found that at high pressure and low temperature favour the hydrodeoxygenation
pathway. In comparison with hydrodeoxygenation pathway decarboxylation offers the
advantage of lower hydrogen consumption. Thus, decarboxylation of fatty acids and
their methyl esters has been studied extensively over Pd/C. The saturated fatty acid
(oleic acid, methyl oleate and linoleic acid) give high selectivity to saturated diesel
fuel range hydrocarbons. The unsaturated reactants were hydrogenated with H2 and
subsequently deoxygenated. Parallel to hydrogenation formation of diunsaturated
acids occurred. Under hydrogen rich atmosphere the hydrogenation was enhanced and
the deoxygenation reaction became predominant. Additionally, isomerisation (double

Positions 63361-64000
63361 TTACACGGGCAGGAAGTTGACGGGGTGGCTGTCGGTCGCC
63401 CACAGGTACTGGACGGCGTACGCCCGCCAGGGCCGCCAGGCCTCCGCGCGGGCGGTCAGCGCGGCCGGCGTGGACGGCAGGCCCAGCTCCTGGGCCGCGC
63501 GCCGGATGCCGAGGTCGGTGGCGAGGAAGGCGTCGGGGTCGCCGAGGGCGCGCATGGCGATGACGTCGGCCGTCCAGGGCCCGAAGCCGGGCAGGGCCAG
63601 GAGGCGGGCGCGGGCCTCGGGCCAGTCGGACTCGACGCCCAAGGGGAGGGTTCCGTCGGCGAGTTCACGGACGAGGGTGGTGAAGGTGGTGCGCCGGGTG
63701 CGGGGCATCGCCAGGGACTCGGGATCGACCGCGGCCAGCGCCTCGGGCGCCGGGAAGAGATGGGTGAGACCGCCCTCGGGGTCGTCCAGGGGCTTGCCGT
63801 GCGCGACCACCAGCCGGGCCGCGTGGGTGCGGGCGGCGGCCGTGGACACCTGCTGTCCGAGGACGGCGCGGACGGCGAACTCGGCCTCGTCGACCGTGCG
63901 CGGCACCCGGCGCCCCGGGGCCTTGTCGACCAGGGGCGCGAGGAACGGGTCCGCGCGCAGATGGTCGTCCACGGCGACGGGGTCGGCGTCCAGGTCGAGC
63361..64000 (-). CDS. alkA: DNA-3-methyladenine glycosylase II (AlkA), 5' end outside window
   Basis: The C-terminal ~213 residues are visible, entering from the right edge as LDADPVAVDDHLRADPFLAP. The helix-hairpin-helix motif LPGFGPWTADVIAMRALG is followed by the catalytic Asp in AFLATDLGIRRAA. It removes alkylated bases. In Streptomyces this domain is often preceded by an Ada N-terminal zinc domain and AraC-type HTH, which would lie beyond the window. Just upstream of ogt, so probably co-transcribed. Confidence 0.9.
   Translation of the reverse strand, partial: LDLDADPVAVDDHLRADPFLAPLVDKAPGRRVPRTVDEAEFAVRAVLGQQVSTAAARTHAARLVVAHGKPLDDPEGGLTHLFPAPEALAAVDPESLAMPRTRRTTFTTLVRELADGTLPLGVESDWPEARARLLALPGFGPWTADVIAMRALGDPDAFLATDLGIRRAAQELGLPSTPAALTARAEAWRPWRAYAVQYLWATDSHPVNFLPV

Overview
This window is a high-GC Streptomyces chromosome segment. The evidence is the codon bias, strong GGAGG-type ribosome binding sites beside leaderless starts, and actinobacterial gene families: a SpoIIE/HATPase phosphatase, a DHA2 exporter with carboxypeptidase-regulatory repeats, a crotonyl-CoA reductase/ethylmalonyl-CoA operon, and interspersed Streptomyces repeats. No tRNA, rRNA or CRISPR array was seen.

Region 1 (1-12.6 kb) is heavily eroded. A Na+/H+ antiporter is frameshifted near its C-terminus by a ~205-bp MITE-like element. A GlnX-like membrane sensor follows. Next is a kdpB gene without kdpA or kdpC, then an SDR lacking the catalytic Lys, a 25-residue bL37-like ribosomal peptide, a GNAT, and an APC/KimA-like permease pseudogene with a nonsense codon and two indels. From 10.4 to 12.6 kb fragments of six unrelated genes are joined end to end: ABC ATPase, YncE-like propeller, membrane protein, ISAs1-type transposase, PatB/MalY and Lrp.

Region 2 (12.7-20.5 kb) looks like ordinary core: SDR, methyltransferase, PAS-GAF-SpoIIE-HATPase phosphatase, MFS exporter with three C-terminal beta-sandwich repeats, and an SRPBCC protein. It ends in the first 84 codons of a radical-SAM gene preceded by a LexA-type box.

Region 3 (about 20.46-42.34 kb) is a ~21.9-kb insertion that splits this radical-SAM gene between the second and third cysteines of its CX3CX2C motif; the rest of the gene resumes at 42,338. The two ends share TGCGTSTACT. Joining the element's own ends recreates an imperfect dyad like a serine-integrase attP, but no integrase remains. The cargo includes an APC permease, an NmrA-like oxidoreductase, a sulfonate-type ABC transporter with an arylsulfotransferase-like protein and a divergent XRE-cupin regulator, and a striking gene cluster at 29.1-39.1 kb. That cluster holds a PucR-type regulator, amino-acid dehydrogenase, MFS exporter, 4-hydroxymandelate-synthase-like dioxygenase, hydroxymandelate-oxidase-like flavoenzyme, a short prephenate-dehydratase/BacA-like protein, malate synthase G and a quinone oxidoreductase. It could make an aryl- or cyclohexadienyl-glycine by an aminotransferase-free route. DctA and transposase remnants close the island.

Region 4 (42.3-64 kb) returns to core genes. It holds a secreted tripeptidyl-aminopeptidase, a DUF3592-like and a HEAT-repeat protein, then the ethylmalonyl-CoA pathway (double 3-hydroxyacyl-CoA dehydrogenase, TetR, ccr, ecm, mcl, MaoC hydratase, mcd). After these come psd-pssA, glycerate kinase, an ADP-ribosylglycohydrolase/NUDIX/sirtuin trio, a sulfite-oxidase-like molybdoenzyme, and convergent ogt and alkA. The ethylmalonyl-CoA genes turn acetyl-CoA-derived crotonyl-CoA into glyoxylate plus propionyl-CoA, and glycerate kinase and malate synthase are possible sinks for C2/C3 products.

bond migration) of oleic acid occurred prior to hydrogenation and deoxygenation.
Analogous to isomerisation, hydrogenation and deoxygenation trends were observed
in experiments conducted under H2 atmosphere with other unsaturated feeds.
Furthermore, the deoxygenation of unsaturated feeds was performed in continuous
mode under conditions of strong mass transfer influence to confirm stability and
potential of the catalyst applicable in inducting. (Snare et al., 2008).
The deoxygenation of triglyceride (tristearin, triolein and soybean oil) under
nitrogen atmosphere was investigated by Morgan (2010). This reaction was
performed over 20 wt% Ni/C, 5 wt% Pd/C and 1 wt% Pt/C catalyst. They found that
all three catalysts, CO is a primary product in gaseous phase so the decarbonylation
pathway is a main pathway. Ni/C catalyst shows slightly higher selectivity for light
hydrocarbons and H2 than the Pt and Pd catalysts. The liquid products were analyzed
via simulated distillation gas chromatography. The desirable fraction is C8-C17